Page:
During early October, 1944, Chepachet accidentally rammed a Landing Ship Tank (LST) during refueling. The other ship ended up with a "hole in her," and "we bent our forward boom like a 'Z.'" Bob wrote that Chepachet ran around the bay "like a taxicab" refueling Destroyers (DD) and LSTs. The log by this time had become a little laborious for Bob and he began using abbreviations like "ST," (slept topside), "R" (rain) and "NR" (no rain). Swimming in the ocean was now off limits since the water was contaminated.
The ship was filled to "full capacity" and the crew prepared to "leave with the invasion fleet on the 13th" of October. The "Salomonie" passed the ship on the way out, but "we came in too fast and rammed the dock very hard almost killing a PT boat tied up there." It all happened so fast that the skipper of the Salomonie ordered his crew to abandon chip and the crew, expecting to be blown "sky high" dove into the contaminated waters. The Salomonie was the same ship that in February, 1943, rammed the S.S. Uruguay, creating a 70-foot-wide gaping hole killing 13 Army soldiers and injuring more than 50 soldiers.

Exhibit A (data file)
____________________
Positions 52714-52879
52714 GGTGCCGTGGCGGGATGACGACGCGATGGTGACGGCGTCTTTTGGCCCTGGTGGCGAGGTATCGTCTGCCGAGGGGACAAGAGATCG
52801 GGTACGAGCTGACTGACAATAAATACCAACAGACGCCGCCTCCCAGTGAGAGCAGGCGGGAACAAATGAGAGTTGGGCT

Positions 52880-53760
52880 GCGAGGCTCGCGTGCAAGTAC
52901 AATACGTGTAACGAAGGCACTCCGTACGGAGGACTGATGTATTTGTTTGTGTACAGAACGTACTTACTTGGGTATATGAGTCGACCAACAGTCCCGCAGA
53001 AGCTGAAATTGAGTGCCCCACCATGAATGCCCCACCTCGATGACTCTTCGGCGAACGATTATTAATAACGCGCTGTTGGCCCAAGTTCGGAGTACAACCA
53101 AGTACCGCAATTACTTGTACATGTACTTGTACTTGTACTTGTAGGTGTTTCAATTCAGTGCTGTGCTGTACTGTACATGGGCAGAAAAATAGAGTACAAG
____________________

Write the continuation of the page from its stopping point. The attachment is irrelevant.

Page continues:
Sleeping outside was now banned because of malaria and dengue fever. Bob spent one night in a motor launch and was very happy to see the dawn of the new day. The invasion of the Philippines would be mild compared to this, Bob thought.
Chepachet was assigned a key support role in the invasion of the Philippines. The ship left New Guinea in mid-October 1944, steering for Kossol Roads in preparation for the assault. Chepachet was to be the first tanker to arrive in the Philippines and the crew was warned to expect a lot of action from aerial action. Bob suddenly understood why so many Abandon Ship drills were necessary and he felt it would be lucky if he ever reached home. Three Navy oilers and one merchant tanker sailed in convoy formation escorted by DDs and DEs. There would be no movies on this operation and Bob slept in the machine shop as the ship crossed the Equator, but not before he took the time to play pinochle for the first time in months, winning "6 out of 7 games."
Weather continued to be a problem and boat crews going ashore had to constantly bail with buckets because of water coming over the sides of the boats. Bob watched smoke from a Japanese plane that crashed only miles from the ship. Bob was again allowed to sleep topside, but sleep was fitful since the Japanese fleet was only thirty miles away and headed toward the Chepachet.